“Perhaps you’re wise,” she said; “but if you do come again, you’ll be treated well, as long as I’m vadjong. Now what is the important news you have for me?”

“Japal knows that your fleet is coming, and the city is fully prepared. I advise you to turn back.”

“Why are you doing this?” she asked.

“For two reasons: You were kind to my mate, and the sons of Jantor are my friends. I do not wish to see Mypos and Japal at war.”

She nodded. “I understand,” she said, “but nevertheless I shall keep on and attack Japal. We need more slaves. Many of our galleys are undermanned. The creatures die like flies at the oars.”

We talked a little longer; and then, finding that I could not persuade her to give up her plan, I taxied away and took off. As we approached Japal, we saw that the fleet was fully manned; but remaining close to the city. Kandar wanted to wait and learn the outcome of the battle. It was now late in the afternoon; so there was little likelihood that the engagement would take place before morning, as the biremes would move up slowly so as not to exhaust the men at the oars; they would need all their strength and energy for maneuvering during battle.

“They’ll probably come up to within about a kob,” Kandar said, “and lie to until dawn; thus the slaves will be well rested.” A kob is two and a half of our Earthly miles.

I didn’t like the idea very well, as I was anxious to return to Duare and get started on our search for Korva; but it meant so much to Kandar that I agreed to wait. He knew where there was a cove a short distance along the coast, and we flew there and anchored.

At dawn Kandar awakened me. “The Myposan fleet is moving in,” he said. “I can hear the creaking of their oars.”

I listened. Very faintly I could hear the complaining of the wooden oars against the wooden rowlocks. Even a greased oar is not entirely silent. We took off and headed for Japal, and almost immediately we saw the Myposan fleet coming in in three lines of fifteen or sixteen ships each. The fleet of Japal, still lay close below the city wall.

When the first line of the Myposan fleet was within a hundred yards of the enemy fleet the engagement started. A ball of fire rose from the deck of one of the Japal ships, described a graceful arc, and landed on the deck of a Myposan bireme. The burning brand had been shot from a catapult. Immediately the engagement became general. Fire balls and rocks were hurled from both sides. Many fell into the water, but many found their marks. Three ships were on fire, and I could see men hauling buckets of water from the lake to fight the flames.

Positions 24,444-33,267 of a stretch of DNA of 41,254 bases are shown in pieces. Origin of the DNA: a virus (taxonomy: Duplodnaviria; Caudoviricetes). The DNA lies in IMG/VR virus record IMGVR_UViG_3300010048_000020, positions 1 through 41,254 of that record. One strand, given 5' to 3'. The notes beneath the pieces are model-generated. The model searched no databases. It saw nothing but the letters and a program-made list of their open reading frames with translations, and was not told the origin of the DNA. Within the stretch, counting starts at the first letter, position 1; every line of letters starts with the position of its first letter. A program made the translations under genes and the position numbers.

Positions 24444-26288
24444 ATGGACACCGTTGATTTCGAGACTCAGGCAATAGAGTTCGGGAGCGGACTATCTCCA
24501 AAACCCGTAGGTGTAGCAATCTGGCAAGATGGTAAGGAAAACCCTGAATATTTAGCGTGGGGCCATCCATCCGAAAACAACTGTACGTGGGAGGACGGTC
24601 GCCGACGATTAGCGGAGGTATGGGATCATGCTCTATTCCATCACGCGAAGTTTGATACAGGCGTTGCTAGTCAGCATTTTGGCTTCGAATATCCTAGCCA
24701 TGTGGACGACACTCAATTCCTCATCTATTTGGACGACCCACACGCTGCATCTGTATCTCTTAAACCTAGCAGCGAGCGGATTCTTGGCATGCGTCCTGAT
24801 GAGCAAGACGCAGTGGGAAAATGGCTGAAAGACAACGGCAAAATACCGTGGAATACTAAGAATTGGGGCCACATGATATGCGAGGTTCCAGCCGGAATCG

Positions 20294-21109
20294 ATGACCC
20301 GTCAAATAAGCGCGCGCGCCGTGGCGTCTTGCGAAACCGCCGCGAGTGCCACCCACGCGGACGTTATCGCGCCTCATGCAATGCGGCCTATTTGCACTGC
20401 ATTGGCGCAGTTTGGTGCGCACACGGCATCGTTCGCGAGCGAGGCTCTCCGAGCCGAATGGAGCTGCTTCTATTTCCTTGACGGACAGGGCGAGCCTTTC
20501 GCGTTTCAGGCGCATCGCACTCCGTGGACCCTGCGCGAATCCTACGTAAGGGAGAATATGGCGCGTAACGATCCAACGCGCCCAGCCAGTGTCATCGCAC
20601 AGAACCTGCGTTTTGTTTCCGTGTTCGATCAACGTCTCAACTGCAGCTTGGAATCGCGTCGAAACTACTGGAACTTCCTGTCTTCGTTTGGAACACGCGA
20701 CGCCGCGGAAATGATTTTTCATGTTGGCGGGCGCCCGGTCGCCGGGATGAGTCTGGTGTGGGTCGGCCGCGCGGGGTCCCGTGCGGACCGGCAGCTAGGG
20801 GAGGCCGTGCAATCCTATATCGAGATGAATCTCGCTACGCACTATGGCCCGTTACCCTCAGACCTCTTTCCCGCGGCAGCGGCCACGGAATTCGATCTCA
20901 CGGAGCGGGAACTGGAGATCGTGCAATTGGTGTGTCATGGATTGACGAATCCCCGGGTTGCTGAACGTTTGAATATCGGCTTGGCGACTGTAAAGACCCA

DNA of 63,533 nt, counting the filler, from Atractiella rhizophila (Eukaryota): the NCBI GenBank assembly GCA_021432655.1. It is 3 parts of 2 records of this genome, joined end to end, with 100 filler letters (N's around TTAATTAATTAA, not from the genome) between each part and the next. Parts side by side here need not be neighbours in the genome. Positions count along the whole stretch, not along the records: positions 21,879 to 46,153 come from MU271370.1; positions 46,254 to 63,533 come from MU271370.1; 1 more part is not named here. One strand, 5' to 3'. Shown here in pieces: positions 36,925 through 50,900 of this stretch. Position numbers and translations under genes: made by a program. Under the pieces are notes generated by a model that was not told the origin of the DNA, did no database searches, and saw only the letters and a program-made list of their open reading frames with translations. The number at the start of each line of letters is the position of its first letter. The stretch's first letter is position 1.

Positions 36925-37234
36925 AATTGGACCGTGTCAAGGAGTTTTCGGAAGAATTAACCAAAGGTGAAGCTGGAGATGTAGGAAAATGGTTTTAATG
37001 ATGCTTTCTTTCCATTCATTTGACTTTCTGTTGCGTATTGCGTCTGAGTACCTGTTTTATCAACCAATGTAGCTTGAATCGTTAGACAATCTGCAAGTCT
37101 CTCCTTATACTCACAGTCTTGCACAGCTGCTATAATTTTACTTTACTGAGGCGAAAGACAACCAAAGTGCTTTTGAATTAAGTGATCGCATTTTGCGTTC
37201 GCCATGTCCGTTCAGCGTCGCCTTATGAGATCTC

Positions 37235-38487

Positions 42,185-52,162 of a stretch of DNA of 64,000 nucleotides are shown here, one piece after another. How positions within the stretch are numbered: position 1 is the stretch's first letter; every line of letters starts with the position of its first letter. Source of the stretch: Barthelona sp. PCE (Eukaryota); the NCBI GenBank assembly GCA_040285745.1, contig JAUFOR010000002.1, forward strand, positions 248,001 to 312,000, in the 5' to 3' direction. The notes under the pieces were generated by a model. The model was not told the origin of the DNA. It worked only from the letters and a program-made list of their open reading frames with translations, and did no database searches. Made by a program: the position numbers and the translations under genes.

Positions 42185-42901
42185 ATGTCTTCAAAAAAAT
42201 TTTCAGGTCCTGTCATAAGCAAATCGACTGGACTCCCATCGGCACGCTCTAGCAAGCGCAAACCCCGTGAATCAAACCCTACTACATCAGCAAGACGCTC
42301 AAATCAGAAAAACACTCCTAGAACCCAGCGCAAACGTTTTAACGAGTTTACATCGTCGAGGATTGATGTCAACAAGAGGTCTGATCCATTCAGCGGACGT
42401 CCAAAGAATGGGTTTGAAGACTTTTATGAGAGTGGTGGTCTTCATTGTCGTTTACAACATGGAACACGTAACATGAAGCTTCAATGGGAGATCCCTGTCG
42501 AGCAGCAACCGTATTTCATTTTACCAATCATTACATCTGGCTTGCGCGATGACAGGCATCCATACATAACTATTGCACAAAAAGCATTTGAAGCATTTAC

Still the Myposan fleet moved in. “They are going to grapple and board,” said Doran.

Soon I saw why the Japal fleet hugged the shore, for now the batteries on the wall of the city opened up. These were heavier than the catapults of the ships; they threw larger fire balls and heavier rocks. The penteconters had moved up now between the big ships of the Myposans. They were much faster and more maneuverable. Their principal purpose, as far as I could see, was to harass the enemy by coming alongside and hurling short spears through the ports where the rowers sat chained to their benches. Disable enough oarsmen, and you have disabled the ship. A rock from a shore catapult dropped directly into the center of one of these penteconters, killing two or three men instantly and crashing through the bottom of the ship, which immediately commenced to fill and sink. The survivors, leaping overboard, were speared from the deck of the Japal ship they had been attacking. I could hear the dying men screaming and cursing.

“That was a good shot,” said Kandar.

By now, four of the attacking ships were burning, their crews taking to small boats, of which there were not half enough, while the slaves burned in their chains. Their screams were horrifying.

Other Myposan ships came alongside those of Japal, and there was hand-to-hand fighting on decks slippery with blood. It was a grewsome sight, but fascinating. I dropped lower to get a better view, as the smoke from the burning ships was cutting down the visibility.

I dropped too low. A rock from a catapult struck my propeller, smashing it. Now, I was, indeed, in a bad fix.